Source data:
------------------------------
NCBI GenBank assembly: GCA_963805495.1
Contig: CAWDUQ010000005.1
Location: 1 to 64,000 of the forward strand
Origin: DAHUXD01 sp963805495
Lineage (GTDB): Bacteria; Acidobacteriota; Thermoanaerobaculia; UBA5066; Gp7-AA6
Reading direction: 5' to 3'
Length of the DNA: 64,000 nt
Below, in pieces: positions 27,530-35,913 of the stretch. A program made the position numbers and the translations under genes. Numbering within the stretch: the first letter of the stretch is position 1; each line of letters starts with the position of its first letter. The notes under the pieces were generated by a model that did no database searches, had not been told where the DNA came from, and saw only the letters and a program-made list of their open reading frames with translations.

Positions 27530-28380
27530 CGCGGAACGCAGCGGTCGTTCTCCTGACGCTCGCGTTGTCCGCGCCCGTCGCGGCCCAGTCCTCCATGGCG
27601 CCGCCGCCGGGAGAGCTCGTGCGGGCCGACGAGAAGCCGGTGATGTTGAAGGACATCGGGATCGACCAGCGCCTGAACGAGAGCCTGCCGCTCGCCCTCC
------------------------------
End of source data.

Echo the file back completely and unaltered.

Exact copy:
NCBI GenBank assembly: GCA_963805495.1
Contig: CAWDUQ010000005.1
Location: 1 to 64,000 of the forward strand
Origin: DAHUXD01 sp963805495
Lineage (GTDB): Bacteria; Acidobacteriota; Thermoanaerobaculia; UBA5066; Gp7-AA6
Reading direction: 5' to 3'
Length of the DNA: 64,000 nt
Below, in pieces: positions 27,530-35,913 of the stretch. A program made the position numbers and the translations under genes. Numbering within the stretch: the first letter of the stretch is position 1; each line of letters starts with the position of its first letter. The notes under the pieces were generated by a model that did no database searches, had not been told where the DNA came from, and saw only the letters and a program-made list of their open reading frames with translations.

Positions 27530-28380
27530 CGCGGAACGCAGCGGTCGTTCTCCTGACGCTCGCGTTGTCCGCGCCCGTCGCGGCCCAGTCCTCCATGGCG
27601 CCGCCGCCGGGAGAGCTCGTGCGGGCCGACGAGAAGCCGGTGATGTTGAAGGACATCGGGATCGACCAGCGCCTGAACGAGAGCCTGCCGCTCGCCCTCC